Although she continued graduate coursework, her real education began, she says, during discussions with an orthopedic surgeon. Though she was then a lowly intern, he was intrigued by her original approach to post-operative rehabilitation. Soon she was working with this surgeon in the operating room and administering follow-up therapy to patients with a variety of hand injuries.

The largest group of patients treated at this clinic in the early 1980s were office workers turning up with CTS. Such a huge incidence of these debilitating nerve disorders had been, the hand surgeon told Hartmann, unheard of 10 to 15 years previously. The culprit: supposedly labor-saving computer keyboards. The technological limits of manual typewriters had created complex choreographies for typists’ wrists and hands.

Like miniaturized, highly specialized Nautilus machines, each old Royal and Underwood typewriter came with CTS-preventive fitness workouts built in. Even if limp-wristed when first hired, manual typists soon developed sinewy forearms, wrists and hands.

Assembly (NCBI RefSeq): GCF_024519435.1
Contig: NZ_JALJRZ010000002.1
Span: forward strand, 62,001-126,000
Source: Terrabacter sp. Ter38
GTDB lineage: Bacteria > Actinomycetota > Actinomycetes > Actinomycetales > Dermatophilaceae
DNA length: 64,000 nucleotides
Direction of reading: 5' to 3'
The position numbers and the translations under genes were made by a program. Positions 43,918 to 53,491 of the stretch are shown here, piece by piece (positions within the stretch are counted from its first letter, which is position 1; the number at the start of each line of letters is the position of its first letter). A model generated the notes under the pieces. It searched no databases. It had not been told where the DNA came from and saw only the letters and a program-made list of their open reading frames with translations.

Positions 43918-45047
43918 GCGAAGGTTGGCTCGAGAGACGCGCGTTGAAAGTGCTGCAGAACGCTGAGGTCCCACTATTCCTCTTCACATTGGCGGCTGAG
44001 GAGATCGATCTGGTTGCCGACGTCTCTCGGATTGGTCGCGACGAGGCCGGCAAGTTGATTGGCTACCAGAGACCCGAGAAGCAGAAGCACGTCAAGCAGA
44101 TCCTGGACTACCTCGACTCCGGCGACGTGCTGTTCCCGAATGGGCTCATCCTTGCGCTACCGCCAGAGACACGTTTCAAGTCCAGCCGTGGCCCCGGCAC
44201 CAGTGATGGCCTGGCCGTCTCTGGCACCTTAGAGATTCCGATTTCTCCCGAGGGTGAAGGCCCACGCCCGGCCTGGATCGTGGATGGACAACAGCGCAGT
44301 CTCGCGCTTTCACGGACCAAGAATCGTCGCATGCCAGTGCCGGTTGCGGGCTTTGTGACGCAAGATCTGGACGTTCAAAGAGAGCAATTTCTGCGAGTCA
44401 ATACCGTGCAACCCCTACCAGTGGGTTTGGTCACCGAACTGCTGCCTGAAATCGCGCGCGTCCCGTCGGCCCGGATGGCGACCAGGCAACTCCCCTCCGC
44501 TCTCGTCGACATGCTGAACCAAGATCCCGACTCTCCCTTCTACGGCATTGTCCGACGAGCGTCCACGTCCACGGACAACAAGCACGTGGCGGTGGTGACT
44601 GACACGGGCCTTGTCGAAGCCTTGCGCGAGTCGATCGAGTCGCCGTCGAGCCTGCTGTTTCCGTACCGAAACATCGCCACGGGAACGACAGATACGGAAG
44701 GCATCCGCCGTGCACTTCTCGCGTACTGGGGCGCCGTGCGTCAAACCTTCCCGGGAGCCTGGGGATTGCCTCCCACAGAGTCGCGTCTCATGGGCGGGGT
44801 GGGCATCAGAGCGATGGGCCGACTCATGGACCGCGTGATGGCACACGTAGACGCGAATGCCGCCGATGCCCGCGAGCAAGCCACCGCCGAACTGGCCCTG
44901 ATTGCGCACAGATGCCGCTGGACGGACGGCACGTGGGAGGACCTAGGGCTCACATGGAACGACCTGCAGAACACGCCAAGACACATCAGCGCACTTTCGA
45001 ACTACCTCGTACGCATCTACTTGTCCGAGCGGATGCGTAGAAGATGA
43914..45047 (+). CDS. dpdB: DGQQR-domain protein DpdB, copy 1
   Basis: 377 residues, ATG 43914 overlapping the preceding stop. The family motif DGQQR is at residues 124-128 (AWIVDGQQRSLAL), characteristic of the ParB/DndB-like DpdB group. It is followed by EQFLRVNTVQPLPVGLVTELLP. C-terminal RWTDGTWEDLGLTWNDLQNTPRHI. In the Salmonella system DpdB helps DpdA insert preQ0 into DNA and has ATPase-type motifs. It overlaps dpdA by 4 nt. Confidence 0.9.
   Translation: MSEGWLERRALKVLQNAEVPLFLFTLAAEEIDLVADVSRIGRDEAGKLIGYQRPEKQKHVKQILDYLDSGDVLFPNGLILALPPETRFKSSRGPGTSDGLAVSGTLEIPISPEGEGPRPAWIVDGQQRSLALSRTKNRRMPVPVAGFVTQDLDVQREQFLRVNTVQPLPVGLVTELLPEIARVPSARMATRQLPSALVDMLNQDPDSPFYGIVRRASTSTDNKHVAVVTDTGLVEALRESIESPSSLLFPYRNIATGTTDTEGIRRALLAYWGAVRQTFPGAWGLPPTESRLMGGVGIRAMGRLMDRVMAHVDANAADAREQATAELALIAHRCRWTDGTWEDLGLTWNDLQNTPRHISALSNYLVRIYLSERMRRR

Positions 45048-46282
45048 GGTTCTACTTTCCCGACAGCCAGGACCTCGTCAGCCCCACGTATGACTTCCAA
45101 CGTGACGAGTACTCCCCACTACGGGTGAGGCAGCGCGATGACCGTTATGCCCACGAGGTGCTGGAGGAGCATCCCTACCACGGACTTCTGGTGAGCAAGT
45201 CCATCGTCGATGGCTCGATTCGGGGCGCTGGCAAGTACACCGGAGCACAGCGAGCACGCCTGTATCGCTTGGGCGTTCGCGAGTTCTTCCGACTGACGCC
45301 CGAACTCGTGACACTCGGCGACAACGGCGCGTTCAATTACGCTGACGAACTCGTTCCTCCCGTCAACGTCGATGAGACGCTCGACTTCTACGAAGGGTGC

Like athletes in training, they also avoided damaging muscles and nerves by allowing for recovery. That is, manual typewriters forced typists to pause momentarily, at the end of each line to hit the carriage return lever and to roll in a fresh sheet of paper periodically. Computer keyboards, on the other hand, offered no alternative to constant repeated motion. While manual typists didn’t have to think about or plan their adaptive behavior, Hartmann realized word processors needed something more than surgery to cure their CTS.

The human hand comprises the most complex constellation of muscles, tendons, bones and ligaments in the body. Hartmann says she feels an aesthetic appreciation for these precision instruments, one that goes far beyond her professional focus on the medical and mechanical.

“Ever since childhood, I’ve loved to draw and design things,” she says. While pursuing her degree, she minored in art, taking courses in woodshop, weaving, welding, sculpture and painting. “In the operating room I gained knowledge of hand anatomy watching surgeons cutting open palms and peeling the skin back. As an art student I learned what my hands are capable of.”